Last summer, I* wrote about the First Circuit’s June 27, 2012 decision in Download Fantastic Sams v FSRO Assoc, a case holding that, in the event of an arbitration provision that does not explicitly address the subject of individual versus collective or “class-wide” arbitration, it is up to the arbitrator to determine whether the contract binds both parties to submit to such collective or class-wide arbitration when demanded by either party. Such determinations, the Fantastic Sams Court ruled, are subject to the deferential standard of judicial review required under the Federal Arbitration Act for all but the “gateway” issues reserved to the court, such as arbitrability in the first instance. The First Circuit specifically rejected the argument that whether or not an arbitration provision binds the parties to collective or class-wide arbitration is such a gateway issue.
The Court in Fantastic Sams distinguished the Supreme Court’s decision in Download Stolt Nielsen SA v Animal Feeds International Corp, a case holding that in the absence of contractual language authorizing class-wide arbitration no party could be compelled to arbitrate on a class-wide basis, on the ground that, in Stolt-Nielsen, the parties had stipulated that their arbitration provision was silent on the issue of class-wide arbitration, thereby eliminating any possibility that the contract required it. In the absence of such a stipulation (never likely to be seen again, as I noted in my earlier post), the First Circuit concluded, either party is free to argue that the arbitration provision requires class-wide arbitration notwithstanding the absence of affirmative language to that effect, including based on industry custom and practice, extra-contractual statements, and other parol evidence. On this issue, the First Circuit followed the lead of two other circuits that had addressed this question since the Stolt-Nielsen decision, Download Jock v Sterling Jewelers Inc 2nd Cir 2011 and Sutter v. Oxford Health Plans LLC, 675 F.3d 215 (3rd Cir. 2012).
On March 25, the Supreme Court will hear argument in Oxford Health Plans LLC v. Sutter, one of the two cases relied upon by the First Circuit in Fantastic Sams, on the following question: “Whether an arbitrator acts within his power under the Federal Arbitration Act or exceeds those powers by determining that parties affirmatively agreed to authorize class arbitration, based solely on their use of broad contractual language precluding litigation and requiring arbitration of any dispute arising under their contract.” It seems likely that at least some members of the Supreme Court will find the Third Circuit’s (and by extension the First Circuit’s) reading of Stolt-Nielsen too cramped, and give the courts a greater role in determining when class-wide arbitration will be allowed. As noted in my earlier post on the Fantastic Sams case, which presented a collective arbitration of a finite number of claims rather than a true class arbitration (another basis the First Circuit cited for distinguishing Stolt-Nielsen), the First Circuit acknowledged some of the policy concerns that arise in a true class arbitration. Similar policy concerns were noted by Justice Scalia in Download AT&T Mobility LLC v Concepcion 2011, including that class-wide arbitration conflicts with the usual informality and privacy of individual arbitration proceedings, and removes from the courts intricate legal questions relating to class certification, the outcome of which can raise the stakes considerably for parties defending such claims. Such concerns logically presage a reluctance to require class-wide arbitration except where both parties have clearly and explicitly agreed to it.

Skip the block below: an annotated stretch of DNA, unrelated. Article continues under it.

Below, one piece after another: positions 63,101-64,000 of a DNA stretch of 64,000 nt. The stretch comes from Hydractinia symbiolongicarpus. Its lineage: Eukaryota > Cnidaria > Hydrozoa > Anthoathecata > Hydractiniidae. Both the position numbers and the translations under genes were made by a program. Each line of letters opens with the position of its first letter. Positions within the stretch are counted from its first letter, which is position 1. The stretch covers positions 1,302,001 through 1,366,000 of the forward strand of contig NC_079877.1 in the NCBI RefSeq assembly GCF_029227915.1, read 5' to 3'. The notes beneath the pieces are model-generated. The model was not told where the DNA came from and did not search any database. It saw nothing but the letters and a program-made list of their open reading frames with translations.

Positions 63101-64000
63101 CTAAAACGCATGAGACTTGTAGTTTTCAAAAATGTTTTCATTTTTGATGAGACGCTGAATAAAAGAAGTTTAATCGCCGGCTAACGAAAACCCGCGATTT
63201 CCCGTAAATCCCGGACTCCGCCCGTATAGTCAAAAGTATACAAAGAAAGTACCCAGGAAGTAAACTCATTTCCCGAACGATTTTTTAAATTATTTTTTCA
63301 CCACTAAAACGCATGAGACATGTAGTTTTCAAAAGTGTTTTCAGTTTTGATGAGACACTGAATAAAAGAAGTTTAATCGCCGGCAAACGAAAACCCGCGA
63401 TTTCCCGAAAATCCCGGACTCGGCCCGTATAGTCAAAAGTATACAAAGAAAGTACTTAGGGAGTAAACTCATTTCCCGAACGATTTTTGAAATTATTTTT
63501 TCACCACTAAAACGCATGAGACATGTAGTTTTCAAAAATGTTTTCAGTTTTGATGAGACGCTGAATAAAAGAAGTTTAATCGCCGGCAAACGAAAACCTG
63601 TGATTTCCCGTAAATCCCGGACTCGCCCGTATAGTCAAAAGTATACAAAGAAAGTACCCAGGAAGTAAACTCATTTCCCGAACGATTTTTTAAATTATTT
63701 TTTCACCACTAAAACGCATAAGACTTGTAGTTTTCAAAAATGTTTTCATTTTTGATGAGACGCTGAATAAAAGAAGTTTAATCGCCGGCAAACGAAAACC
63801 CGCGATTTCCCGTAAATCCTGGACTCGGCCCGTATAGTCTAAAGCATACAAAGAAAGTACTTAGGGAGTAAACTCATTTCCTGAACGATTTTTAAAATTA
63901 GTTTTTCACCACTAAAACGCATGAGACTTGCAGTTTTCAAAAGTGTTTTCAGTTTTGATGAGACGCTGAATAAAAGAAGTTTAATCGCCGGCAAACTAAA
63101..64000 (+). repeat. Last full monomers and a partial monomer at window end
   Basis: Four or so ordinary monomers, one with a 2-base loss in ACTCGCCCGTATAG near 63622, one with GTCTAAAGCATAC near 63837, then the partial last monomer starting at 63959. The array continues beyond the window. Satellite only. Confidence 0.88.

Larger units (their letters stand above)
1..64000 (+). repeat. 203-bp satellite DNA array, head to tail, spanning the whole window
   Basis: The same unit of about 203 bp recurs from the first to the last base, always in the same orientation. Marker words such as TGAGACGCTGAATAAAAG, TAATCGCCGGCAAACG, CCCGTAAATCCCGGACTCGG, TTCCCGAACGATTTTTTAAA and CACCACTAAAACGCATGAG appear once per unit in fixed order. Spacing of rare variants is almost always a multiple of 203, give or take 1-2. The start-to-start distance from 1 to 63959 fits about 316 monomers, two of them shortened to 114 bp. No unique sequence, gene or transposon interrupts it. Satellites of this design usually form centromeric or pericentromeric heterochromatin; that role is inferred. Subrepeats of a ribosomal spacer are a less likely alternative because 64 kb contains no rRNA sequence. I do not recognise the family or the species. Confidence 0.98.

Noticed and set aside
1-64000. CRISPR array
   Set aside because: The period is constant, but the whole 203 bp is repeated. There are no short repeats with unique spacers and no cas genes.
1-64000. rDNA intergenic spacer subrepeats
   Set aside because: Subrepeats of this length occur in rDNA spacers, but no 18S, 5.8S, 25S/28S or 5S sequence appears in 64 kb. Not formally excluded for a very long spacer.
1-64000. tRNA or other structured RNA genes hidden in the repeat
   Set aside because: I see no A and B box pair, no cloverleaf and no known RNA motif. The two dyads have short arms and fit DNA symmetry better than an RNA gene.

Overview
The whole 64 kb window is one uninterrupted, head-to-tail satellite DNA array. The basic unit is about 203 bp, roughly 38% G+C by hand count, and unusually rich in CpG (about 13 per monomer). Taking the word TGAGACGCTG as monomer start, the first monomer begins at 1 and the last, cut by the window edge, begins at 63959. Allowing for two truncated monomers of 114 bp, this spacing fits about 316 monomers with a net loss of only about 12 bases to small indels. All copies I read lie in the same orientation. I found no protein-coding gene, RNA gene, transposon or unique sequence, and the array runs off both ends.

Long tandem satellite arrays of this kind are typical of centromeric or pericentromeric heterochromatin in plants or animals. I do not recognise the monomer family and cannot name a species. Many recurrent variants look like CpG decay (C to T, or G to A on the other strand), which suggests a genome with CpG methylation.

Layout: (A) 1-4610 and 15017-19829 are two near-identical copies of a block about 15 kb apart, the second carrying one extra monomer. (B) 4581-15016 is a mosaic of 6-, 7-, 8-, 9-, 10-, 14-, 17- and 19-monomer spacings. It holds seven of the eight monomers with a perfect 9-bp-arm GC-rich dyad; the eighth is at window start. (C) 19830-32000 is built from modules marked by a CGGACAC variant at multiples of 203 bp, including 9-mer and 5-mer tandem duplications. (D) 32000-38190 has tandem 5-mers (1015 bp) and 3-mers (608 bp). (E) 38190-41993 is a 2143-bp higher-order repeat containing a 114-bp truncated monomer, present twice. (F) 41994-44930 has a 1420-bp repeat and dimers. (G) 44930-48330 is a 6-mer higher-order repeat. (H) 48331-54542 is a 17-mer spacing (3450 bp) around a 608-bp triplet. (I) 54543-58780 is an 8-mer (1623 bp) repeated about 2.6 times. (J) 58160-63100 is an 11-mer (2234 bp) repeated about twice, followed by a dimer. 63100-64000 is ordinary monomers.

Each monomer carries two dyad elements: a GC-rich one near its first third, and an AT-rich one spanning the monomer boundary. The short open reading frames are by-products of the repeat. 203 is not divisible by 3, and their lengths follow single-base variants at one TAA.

In summary, this case gives the Supreme Court an opportunity to clarify its holding in Stolt-Nielsen, and the very restrictive readings of that decision to date by the First, Second, and Third Circuits, on the very important issue of when class-wide arbitration will be required. Stay tuned.
*this post was written by John Aromando